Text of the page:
The other memorable moment in that episode comes when he takes Clark to task for not listening to his misgivings about Fuhrman. He doesn't pull any punches, saying "You wanted a black face, but the truth is you never wanted a black voice." The nine episodes that led up to that moment have given Darden so much depth, and so much justification for that perspective that those few words hit like a body blow.

Another quiet storm has been David Schwimmer's Robert Kardashian. Kardashian was a close friend of Simpson's. In fact, if the show is to be believed, his kids called O.J. "Uncle Juice." Kardashian early on finds it impossible to entertain the idea that O.J. could have killed Nicole. He's the best friend we all hope to have if we're accused of murder. He's utterly certain that O.J. is innocent... But Kardashian also has the misfortune of being part of the defense team and the front row seat to the strategy meetings soon expose an uncomfortable truth. The defense might have plenty of elaborate stories to undermine the evidence, but what they lack is any real evidence of another killer.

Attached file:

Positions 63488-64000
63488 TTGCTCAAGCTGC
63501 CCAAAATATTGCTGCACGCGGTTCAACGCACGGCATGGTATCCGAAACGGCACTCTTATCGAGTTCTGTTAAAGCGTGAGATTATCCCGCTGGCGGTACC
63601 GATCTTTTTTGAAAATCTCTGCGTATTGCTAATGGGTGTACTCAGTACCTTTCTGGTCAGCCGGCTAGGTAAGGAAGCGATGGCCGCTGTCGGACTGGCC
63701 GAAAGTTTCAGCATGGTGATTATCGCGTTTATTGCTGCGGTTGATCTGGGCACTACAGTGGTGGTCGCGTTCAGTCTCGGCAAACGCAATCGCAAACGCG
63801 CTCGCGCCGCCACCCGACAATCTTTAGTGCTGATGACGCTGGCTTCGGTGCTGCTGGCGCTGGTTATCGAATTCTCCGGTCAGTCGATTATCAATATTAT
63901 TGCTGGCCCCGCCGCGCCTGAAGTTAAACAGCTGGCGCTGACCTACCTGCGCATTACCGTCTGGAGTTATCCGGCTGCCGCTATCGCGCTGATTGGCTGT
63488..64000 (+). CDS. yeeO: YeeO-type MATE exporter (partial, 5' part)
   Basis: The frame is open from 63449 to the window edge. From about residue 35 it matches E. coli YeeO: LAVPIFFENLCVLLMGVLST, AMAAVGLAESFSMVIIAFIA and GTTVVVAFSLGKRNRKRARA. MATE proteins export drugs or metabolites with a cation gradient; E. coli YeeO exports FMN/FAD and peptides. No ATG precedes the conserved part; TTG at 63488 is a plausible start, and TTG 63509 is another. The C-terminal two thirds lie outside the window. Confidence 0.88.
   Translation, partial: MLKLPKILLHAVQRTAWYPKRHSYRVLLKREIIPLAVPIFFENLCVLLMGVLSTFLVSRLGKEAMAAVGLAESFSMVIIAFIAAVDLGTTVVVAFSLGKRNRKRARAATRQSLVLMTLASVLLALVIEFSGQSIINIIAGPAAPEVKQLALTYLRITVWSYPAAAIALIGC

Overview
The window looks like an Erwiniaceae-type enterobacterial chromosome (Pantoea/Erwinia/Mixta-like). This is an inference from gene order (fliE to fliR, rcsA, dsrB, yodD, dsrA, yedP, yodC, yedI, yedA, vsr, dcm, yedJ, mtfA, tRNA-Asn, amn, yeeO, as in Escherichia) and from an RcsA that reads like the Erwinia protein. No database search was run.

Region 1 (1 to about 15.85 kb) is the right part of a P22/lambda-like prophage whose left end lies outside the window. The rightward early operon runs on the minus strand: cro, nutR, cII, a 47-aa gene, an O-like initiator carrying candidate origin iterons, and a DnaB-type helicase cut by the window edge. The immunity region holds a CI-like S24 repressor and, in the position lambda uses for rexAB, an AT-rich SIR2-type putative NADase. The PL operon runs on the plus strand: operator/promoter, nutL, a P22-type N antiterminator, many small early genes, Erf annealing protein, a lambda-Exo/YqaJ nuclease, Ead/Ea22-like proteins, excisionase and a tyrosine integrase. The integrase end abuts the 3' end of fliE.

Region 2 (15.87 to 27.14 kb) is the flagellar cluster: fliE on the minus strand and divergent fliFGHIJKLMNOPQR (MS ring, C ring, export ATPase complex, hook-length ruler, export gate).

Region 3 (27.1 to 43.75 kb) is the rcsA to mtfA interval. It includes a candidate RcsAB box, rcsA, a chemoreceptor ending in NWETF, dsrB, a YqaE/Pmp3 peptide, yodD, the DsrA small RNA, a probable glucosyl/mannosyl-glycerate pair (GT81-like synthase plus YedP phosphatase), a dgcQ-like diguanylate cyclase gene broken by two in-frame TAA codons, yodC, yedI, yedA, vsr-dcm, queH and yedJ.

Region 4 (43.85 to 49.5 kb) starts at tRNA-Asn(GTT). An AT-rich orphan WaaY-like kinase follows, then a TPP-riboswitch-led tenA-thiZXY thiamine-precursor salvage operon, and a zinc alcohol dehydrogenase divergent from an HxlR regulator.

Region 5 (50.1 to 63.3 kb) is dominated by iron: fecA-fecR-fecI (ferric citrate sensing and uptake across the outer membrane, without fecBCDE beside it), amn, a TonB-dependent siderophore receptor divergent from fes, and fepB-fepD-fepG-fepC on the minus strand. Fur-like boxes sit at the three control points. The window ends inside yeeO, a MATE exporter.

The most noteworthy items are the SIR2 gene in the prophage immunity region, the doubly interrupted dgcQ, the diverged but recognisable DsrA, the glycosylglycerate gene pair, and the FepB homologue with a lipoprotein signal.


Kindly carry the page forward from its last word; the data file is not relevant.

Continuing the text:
At one point he wonders, when are they going to figure out who really did it? His naivete would be pathetic if it wasn't so heartbreaking. He believed in O.J. and each day he's in there he's got a front row seat to how there is no other credible explanation that fits the facts. One beautifully suspenseful moment underlines where his faith is shaken. Realizing a bag O.J. gave him to keep could conceivably hold the murder weapon or bloody clothes, Kardashian decides he has to know the truth. He calls up O.J.'s friend Al Cowlings to bear witness as he opens the bag. He does so and finds.... nothing.